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To Get Tourism Back on Track, Hotels Must Focus on Indoor Air Quality

Dr. Tyler Orehek

Hotels are the backbone of the tourism industry, which is still recovering from the Covid-19 pandemic, flight delays and lower bookings than usual. However, there’s an additional concern that the industry is facing. Studies show that tourists are hesitant to stay in rooms with poor or questionable indoor air quality.

Findings show that air purification improvements can reduce Covid-19 infection by a factor of 10. In addition to Covid-19, headaches, throat and eye irritation, fatigue and dizziness are all symptoms of poor indoor air quality (IAQ). These symptoms can be debilitating and affect one’s health long term. In fact, airborne contaminants in indoor spaces ranks highly among all environmental risks in public health.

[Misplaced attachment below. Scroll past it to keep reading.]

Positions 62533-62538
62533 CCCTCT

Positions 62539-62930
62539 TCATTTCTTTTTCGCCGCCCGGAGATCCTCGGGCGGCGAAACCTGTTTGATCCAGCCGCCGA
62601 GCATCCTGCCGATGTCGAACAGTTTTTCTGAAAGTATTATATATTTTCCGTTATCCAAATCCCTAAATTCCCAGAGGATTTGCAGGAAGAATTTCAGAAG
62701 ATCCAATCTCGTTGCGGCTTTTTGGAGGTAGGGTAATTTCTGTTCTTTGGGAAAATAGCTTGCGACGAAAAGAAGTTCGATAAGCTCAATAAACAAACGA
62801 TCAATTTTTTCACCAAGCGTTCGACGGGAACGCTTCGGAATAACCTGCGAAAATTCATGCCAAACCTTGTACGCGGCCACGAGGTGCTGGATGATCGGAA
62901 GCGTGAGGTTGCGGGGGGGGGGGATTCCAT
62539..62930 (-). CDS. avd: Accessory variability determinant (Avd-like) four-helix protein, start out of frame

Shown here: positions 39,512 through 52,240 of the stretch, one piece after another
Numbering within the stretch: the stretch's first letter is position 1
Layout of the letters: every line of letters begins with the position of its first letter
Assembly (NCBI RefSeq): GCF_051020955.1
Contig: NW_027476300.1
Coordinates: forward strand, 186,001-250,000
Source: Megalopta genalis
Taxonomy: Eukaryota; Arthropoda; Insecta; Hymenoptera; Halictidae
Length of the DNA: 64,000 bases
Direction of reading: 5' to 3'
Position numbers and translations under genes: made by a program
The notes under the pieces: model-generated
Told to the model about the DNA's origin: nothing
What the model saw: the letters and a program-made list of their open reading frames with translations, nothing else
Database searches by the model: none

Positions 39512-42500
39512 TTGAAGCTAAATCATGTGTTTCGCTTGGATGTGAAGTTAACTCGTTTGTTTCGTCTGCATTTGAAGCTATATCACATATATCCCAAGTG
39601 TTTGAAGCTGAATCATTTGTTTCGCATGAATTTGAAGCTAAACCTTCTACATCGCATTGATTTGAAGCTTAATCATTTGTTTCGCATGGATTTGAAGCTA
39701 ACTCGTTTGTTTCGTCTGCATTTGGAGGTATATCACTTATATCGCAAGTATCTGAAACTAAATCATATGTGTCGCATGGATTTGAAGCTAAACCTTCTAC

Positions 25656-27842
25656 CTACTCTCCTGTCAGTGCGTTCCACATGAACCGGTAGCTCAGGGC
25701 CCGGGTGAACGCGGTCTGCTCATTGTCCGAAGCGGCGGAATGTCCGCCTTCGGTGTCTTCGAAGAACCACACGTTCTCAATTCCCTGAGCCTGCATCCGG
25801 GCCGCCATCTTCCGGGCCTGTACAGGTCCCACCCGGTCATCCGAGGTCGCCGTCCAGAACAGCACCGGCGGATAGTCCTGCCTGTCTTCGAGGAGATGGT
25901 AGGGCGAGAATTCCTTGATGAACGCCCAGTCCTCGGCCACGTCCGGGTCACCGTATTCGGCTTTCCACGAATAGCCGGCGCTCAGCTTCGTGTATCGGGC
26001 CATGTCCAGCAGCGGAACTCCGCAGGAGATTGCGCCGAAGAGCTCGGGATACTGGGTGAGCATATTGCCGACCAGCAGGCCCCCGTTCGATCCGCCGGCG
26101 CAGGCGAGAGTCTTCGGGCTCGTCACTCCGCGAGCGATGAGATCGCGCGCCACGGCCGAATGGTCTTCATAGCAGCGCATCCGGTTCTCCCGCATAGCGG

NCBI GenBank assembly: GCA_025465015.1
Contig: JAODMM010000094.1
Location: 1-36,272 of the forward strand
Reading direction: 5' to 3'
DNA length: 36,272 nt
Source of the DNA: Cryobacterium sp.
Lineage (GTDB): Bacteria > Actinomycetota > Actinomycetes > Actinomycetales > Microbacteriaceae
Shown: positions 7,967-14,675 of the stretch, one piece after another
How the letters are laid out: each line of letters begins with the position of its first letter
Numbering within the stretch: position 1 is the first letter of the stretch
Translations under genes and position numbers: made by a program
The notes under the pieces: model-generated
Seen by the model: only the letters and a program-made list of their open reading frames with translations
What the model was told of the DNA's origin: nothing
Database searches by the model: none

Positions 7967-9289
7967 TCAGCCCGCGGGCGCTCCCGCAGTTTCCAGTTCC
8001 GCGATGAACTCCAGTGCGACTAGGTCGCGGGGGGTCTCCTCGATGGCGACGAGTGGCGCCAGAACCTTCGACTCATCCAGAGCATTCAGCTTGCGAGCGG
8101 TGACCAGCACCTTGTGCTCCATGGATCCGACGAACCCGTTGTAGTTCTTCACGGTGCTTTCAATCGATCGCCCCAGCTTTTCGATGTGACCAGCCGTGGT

A hotel is at the heart of a traveler’s experience. Guest safety and comfort should be prioritized. Airgle knows that the hospitality industry must prioritize the general health and wellbeing of their guests, which they can do with world-class air purification systems among other measures.

Stand-alone air purification systems are a must when it comes to wide scale improvement of hotels’, or any buildings’ IAQ. HVAC systems are designed with heating and cooling in mind, allowing for a more porous design that can often miss the smallest viral pathogens. CoV-2 can be as small as 0.1 microns on average in diameter. Most buildings and hotels were simply never designed with ventilation systems necessary to combat these pathogens.